The Art Department under Father Catich’s leadership had very high standards. He made that crystal clear when he provided every Art Major with the following note dated September 20, 1967:

The ability to draw is basic to the skill of art. Techniques are decidedly secondary. In the past several years the graduation of seniors who lacked sufficient skill in drawing has been a source of embarrassment. This has not been due to a lack of instruction on the part of the art faculty. Instruction can only go so far. The rest is up to the student who must put that instruction into practice. Perhaps we have been somewhat lax in not insisting strenuously enough on this fundamental skill. Hence, from this date on, the acquisition of this basic DRAWING ABILITY will not be left to chance.

ALL JUNIOR ART-MAJORS are required to submit a portfolio of drawings and three sketchbooks for a review by the faculty of the art department at the end of the semester — January, 1968. The purpose of this review is to determine which students will be permitted to continue as Art-Majors. Dates for this personal review will be posted during exam week to give students who do not measure up to this requirement the opportunity for changing their registration and major.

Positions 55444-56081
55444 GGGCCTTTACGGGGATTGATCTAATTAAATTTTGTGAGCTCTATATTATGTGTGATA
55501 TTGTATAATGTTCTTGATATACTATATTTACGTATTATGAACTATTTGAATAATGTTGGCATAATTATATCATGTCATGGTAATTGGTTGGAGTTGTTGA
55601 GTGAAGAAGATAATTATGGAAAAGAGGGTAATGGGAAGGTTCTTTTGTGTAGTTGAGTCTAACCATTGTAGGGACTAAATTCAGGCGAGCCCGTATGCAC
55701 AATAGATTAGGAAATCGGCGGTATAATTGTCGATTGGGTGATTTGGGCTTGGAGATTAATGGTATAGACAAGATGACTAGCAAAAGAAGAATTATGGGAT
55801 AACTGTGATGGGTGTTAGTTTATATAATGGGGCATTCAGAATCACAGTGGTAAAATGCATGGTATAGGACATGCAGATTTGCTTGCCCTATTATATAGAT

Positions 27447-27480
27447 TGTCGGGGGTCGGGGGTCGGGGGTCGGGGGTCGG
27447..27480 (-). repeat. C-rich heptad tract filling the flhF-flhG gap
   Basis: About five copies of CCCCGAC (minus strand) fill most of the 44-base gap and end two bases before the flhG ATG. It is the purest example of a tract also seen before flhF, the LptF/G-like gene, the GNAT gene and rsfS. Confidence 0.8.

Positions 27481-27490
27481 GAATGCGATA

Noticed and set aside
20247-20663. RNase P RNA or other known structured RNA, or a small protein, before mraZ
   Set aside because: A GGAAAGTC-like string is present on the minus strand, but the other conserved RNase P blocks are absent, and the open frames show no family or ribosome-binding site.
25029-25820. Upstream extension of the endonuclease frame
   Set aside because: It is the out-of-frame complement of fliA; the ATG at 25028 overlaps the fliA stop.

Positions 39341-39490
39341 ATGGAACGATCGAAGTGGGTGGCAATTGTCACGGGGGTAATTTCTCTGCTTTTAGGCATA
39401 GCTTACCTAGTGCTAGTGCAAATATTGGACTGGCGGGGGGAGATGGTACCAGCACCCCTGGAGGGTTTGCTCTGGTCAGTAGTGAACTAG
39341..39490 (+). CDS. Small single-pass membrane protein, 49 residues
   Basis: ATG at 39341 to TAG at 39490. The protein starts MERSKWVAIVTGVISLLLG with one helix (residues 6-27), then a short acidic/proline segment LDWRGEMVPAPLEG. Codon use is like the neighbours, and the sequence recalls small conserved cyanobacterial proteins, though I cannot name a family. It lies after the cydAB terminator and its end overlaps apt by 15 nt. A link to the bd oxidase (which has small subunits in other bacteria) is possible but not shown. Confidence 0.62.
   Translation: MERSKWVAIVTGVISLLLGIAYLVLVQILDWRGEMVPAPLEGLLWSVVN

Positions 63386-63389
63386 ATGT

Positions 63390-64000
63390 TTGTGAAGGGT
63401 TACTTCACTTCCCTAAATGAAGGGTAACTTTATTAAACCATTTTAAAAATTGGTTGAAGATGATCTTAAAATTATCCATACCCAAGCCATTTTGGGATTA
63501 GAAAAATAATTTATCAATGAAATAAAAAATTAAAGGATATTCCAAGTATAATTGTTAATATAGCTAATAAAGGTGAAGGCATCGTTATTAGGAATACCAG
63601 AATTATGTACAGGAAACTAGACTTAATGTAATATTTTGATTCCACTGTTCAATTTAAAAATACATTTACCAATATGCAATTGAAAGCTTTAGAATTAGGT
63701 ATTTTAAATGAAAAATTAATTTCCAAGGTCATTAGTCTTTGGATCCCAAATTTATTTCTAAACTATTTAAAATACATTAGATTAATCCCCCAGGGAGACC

E. Catich, Art Dept. head

 photo courtesy Nancy Trottier (aka Sadie)

Nancy Trottier says:
My first husband, Kent Mortensen, shown here in the center between Father and Paul Herrera, was a stone mason by trade. He loved coming to Ambrose with me on Saturday mornings to cut stone and make crates. He also loved to eat the pancakes and burnt toast that Father fed to us, sometimes liberated from the priest’s dining room! Before Kent died from liver cancer in 1997, he talked often about Father and what it meant to him to learn how to cut letters in slate from Father Catich. I have always loved this photo and was glad to email it for the site. On this day these three were crating stone for Montana, I think.

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